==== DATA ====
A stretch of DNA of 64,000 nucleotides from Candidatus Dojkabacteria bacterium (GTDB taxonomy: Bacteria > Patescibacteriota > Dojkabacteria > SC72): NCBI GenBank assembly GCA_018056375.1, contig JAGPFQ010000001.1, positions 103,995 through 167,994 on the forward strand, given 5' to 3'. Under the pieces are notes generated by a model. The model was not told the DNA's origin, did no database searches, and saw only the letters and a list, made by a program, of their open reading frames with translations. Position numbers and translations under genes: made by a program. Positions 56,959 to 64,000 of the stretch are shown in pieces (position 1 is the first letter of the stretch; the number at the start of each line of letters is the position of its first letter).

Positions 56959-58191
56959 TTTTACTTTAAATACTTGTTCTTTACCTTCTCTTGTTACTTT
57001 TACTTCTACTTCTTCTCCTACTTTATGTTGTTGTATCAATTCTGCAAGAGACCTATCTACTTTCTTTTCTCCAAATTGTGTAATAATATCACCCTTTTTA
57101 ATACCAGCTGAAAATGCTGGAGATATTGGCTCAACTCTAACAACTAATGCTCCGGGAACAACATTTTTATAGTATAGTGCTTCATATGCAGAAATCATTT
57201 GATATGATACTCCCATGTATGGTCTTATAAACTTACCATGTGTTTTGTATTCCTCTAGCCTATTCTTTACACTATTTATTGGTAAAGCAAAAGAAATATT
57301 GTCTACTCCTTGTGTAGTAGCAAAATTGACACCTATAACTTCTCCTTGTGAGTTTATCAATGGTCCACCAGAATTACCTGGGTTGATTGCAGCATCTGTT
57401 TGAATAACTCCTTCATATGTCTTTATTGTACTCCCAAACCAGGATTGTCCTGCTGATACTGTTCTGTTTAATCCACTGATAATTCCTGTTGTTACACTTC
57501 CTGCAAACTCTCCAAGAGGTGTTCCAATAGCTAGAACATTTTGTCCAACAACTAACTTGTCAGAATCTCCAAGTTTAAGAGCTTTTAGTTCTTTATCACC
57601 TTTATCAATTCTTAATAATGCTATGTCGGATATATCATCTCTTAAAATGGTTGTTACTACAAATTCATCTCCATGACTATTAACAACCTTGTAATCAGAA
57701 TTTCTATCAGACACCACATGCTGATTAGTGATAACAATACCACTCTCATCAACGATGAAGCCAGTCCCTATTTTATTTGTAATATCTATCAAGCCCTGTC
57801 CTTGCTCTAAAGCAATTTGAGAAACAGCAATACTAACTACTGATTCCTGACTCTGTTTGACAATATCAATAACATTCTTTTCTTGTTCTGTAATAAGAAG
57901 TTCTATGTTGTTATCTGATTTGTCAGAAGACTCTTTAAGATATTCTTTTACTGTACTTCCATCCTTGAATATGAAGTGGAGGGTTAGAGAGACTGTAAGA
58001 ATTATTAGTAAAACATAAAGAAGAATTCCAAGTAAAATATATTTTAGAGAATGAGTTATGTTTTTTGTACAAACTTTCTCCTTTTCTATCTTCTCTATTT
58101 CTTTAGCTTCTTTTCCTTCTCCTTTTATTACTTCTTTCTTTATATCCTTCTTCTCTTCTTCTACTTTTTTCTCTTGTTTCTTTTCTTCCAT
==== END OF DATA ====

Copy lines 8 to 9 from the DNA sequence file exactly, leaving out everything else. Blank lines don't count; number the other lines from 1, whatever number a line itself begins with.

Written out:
57401 TGAATAACTCCTTCATATGTCTTTATTGTACTCCCAAACCAGGATTGTCCTGCTGATACTGTTCTGTTTAATCCACTGATAATTCCTGTTGTTACACTTC
57501 CTGCAAACTCTCCAAGAGGTGTTCCAATAGCTAGAACATTTTGTCCAACAACTAACTTGTCAGAATCTCCAAGTTTAAGAGCTTTTAGTTCTTTATCACC